Rain set to plague UK for rest of year

  • 30 December 2012
  • From the section UK
Gulls in Pangbourne, Berkshire
Image caption The River Thames burst its banks in some areas. Here seagulls find a perch at Pangbourne, Berkshire.

Widespread flood warnings are still in force across the UK, with more downpours expected on New Year's Eve.

Rain and winds will be widespread on Monday but should dry up by the evening, allowing people to celebrate the New Year in dry conditions.

There are currently more than 79 warnings and about 191 alerts in force in England and Wales, with 10 warnings and 11 alerts in Scotland.

It is likely that 2012 will be the wettest year since records began.

And for much of the UK, the final weekend of the year will close in the same manner that characterised the previous 12 months.

Overnight and into New Year's Eve, most areas of the UK will see more wet weather, with up to 50mm on higher ground in the North and West, BBC forecaster Matt Taylor said.

Winds will also be strong, especially in the north-west of the UK, reaching gale force at times.

After days of flooding that brought parts of the UK to a standstill, river and groundwater levels are still high in many areas.

England's south-west, south-east and Midlands regions will continue to be affected, as well as large chunks of Wales, the Environment Agency said.

Its flood risk manager, Katharine Evans, said: "With more heavy rain forecast, it is still as important as ever to be prepared for flooding, keep up to date with the latest warnings and if you are at risk, to move valuable items to safety.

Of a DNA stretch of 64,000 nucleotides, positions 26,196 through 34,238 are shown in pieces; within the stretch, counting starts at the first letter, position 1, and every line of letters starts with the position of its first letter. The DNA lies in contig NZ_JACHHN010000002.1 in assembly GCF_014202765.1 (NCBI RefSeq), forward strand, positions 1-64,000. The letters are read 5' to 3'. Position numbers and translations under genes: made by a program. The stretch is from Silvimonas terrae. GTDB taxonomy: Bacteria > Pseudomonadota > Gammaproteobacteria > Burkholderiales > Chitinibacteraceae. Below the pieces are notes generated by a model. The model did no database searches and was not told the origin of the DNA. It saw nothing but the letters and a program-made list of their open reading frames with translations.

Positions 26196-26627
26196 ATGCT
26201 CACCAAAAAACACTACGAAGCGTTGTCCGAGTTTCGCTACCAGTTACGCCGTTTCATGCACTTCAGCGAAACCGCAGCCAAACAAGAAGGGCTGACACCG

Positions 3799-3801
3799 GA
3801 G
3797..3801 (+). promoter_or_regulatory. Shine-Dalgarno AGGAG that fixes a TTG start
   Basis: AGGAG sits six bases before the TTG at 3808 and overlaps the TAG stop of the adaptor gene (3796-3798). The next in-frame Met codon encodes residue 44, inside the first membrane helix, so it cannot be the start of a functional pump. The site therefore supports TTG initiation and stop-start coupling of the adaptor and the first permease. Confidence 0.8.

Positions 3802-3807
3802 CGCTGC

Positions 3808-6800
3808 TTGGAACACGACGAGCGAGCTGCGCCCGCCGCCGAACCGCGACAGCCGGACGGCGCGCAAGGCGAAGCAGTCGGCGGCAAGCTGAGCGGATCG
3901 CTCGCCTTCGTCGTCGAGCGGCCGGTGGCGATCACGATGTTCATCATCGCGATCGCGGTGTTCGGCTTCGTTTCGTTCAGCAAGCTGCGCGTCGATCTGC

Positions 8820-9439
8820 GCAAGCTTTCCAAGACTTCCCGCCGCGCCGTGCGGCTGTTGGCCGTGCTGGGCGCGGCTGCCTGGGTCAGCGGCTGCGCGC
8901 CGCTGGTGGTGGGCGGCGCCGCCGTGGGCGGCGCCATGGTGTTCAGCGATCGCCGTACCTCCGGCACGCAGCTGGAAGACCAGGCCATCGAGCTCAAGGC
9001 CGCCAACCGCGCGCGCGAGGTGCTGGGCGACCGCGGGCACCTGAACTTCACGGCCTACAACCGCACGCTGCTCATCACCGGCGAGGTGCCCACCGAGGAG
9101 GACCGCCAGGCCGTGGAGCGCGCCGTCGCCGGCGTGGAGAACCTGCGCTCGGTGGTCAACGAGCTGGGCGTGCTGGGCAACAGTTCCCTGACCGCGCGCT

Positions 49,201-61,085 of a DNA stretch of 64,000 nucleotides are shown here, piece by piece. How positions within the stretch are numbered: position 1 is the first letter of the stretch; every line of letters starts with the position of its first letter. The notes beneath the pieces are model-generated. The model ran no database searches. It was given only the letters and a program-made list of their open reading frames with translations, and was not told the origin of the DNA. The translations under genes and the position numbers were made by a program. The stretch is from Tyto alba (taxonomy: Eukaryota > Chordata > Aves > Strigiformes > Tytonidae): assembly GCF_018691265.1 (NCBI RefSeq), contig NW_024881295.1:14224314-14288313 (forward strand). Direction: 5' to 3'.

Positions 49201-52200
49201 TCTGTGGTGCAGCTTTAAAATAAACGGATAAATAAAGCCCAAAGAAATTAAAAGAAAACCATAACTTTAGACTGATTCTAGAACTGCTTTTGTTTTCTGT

"Our teams will continue to work around the clock to protect communities from flooding, and we would urge people to stay safe by not walking or driving through flood water."

Met Office figures show that 2012 will go down as one of the wettest years since records began in 1910 and it could yet be the wettest.

On Friday, the Met Office said 46mm (2in) of rain was needed to fall before 31 December to break the record for the UK, with 1,291.2mm (50in) having been recorded between 1 January and 26 December.

A new record has already been set for England, with 1,095.8mm falling in 2012 up to Boxing Day.

Buses continue to replace trains between Liskeard and Looe in Cornwall, and the line is not expected to reopen until New Year's Day at the earliest, National Rail said.

Services also continue to be disrupted between Exeter St Davids and Exmouth, and Exeter St Davids and Barnstaple.

To access more information, from your mobile, visit the BBC Weather and BBC Travel News sites.

More on this story

Related Internet links

The BBC is not responsible for the content of external Internet sites